by Don Holt
As his landing craft neared the beach three days after the first wave of the Allied invasion of Normandy in June of 1944, 19-year-old Donald Hutchins leaped into what turned out to be water over his head. While he struggled back to the surface with an 80-pound pack on his back, German machine guns raked the craft, killing many of the men still aboard. When the big guy everyone called Hutch finally reached the beach, he found a bunch of bullet holes in the back of his pack.
So began Don Hutchins’ 11 months of war. Continue reading
Dear Church Family,
Last Sunday morning, with great eloquence, Eleanor Paulson joined the choir in recounting the story of the Bible as we’ve been telling it throughout the year. That set the stage for the reading from Isaiah 42, a word of hope from God to the people living in exile in Babylon. The hope for Judah was that God was sending the Servant, who would break them or extinguish their flame but would bring justice to all the nations of the earth. We also looked back to a parallel word in chapter 41, which reveals a deep connection between the Servant and the people of God. To be specific, the people of God are called to share in the work of the Servant.
The good news is not just a gift for us to enjoy. It is our responsibility to share this gift with others.
As we gather for worship this coming Sunday morning, Continue reading
by Diane Brown
Have you ever noticed Tana Tatnall’s cute Southern accent? She comes by it honestly, having been born and brought up in Dallas, Texas, to parents who divorced shortly after her birth. But she didn’t remain an only child. Her mom remarried and she ended up the oldest of 5 siblings.
Tana grew up in the Church of Christ and made a life-transforming commitment to Jesus her junior year in high school. Before her conversion experience she had suffered from low esteem, but being valued by the Lord changed all that.
Another life-changing experience from her childhood Continue reading
by Pastor Mike
This past Sunday we reflected on the story often called “The Healing of Naaman” in 2 Kings 5. Most sermons I’ve heard on this passage in the past have reflected mostly on Naaman’s pride, which initially prevented him from washing in the Jordan River per Elisha’s instruction. The point of that sermon: don’t be above what God wants you to do. Good point.
But at this stage of our life today, we are focusing as a community on disciple-making and belonging, and the trajectory of our focus is outward. So, as I reflected on this passage, I asked three questions of us, individually and collectively: Continue reading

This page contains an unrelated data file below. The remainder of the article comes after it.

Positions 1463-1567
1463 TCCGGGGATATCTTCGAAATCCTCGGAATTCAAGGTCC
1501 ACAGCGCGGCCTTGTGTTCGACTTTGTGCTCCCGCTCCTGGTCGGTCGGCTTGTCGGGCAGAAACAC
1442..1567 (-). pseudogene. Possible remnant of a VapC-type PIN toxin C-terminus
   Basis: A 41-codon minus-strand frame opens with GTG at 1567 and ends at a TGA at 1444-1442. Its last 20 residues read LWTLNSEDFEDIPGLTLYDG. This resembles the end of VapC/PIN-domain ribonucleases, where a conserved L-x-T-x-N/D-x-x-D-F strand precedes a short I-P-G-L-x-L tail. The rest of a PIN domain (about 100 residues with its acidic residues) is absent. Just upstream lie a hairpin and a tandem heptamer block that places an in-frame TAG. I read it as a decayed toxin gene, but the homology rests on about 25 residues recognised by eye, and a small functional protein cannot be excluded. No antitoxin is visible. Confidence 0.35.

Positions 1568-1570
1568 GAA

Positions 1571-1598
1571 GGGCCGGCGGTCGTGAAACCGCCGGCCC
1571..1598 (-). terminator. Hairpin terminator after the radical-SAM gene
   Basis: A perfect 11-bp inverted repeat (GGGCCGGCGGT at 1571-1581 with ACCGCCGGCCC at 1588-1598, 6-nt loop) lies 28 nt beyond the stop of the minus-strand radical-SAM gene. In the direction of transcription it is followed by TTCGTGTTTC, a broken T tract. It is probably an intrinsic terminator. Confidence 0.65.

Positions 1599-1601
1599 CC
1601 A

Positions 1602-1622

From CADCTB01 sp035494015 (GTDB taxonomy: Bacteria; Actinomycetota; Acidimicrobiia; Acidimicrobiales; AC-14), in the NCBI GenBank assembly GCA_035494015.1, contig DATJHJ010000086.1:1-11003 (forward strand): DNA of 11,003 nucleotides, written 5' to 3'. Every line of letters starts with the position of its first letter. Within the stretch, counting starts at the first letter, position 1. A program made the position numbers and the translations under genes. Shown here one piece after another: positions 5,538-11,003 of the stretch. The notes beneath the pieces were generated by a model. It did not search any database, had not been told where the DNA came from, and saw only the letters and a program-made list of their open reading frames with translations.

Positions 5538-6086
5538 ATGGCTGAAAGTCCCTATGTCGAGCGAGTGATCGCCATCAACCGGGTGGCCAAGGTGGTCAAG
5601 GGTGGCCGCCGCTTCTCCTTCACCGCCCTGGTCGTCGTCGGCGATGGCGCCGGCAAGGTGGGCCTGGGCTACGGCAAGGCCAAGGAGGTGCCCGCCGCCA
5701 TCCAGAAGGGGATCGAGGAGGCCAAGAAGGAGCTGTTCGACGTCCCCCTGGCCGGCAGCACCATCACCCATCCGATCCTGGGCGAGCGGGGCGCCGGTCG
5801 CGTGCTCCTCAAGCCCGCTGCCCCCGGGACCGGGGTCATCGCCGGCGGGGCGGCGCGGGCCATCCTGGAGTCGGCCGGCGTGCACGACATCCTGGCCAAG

by Pastor Mike
Now matters forever. As followers of Jesus, everything that we do now has a forever impact on our lives, our relationships, our workplaces, and our world. Because of that reality, we are focused on flourishing as followers of Jesus Christ, creating a community of belonging, and bringing the love of Christ to the world in all we say and do.
More simply put, we are focusing on two priorities: disciple-making and belonging.
This is our vision. Now, let’s talk morphogenic fields.
We tend to operate by our senses. What is real is what we can taste, touch, smell, hear or feel. And according to our sense, space is not real. It is nothing or it is empty. But scientists say that space is not empty.
It gets better… Continue reading
by Pastor Mike
At the quarterly congregational meeting, we talked about our church’s vision. I shared a parable about two young fish swimming along, when they are passed by an older fish who greets them, “Howdy, boys. How’s the water?” The younger fish swim away and, puzzled, one of them asks the other, “What’s water?” The point of this parable is that we are prone to taking for granted that which is all around us, is most readily available, and matters most.
What drives our vision as a church is steady growth in the conviction that now matters forever. If we believe that now matters forever, Continue reading
by Karl Klockars
Our congregation has elected Jon and Andrea Martin to be two of our delegates to the 2014 Annual Meeting of the Evangelical Covenant Church. In doing so we have recognized a multi generational link to the early days of the Glen Ellyn Mission Covenant Church. Over the door to the gym is a plaque Continue reading
by Diane Brown
I didn’t plan this. I really didn’t. But here we are at the third interview of our church family, Linda Bretz, and we have yet another homegrown product. Born to Dick and Marilyn Lauber right here in Wheaton, Linda is the third of four siblings. (Yes, she is our own Dave Lauber’s sister.) She attended Wheaton public schools, but when college time rolled around, Continue reading
Happy Easter to all our readers!
We have journeyed together through a meaningful Holy Week – a week of somber reflection on the events preceding Jesus’ death: His triumphant entry into Jerusalem; His betrayal by Judas; His Last Supper with the apostles; His arrest, crucifixion and death. And ultimately we celebrated our Lord’s resurrection and victory over death and God’s saving power.
For those who were homebound or otherwise unable to attend worship services during Holy Week, Dawn Holt Lauber has posted a cappella songs to bring words of love, hope and comfort to all. Please visit the links below to enjoy God’s healing message, and if you have a loved one who is homebound, share with them as well.
A blessed Easter to all!
by Kriste Sveen
During Lent, I read Ken Gire’s book Shaped by the Cross, meditations on the sufferings of Jesus. Through the photographs of Robert Hupka, Ken Gire examines the magnificent work of Michelangelo’s Pietà. He explores both the figures of Jesus and of Mary. The sufferings of Mary are particularly poignant for me at this time as I prepare to let go of my last child. As I work on the last scrapbook of my last child’s childhood memories, I ponder Ken Gire’s thoughts on Mary’s letting go … Continue reading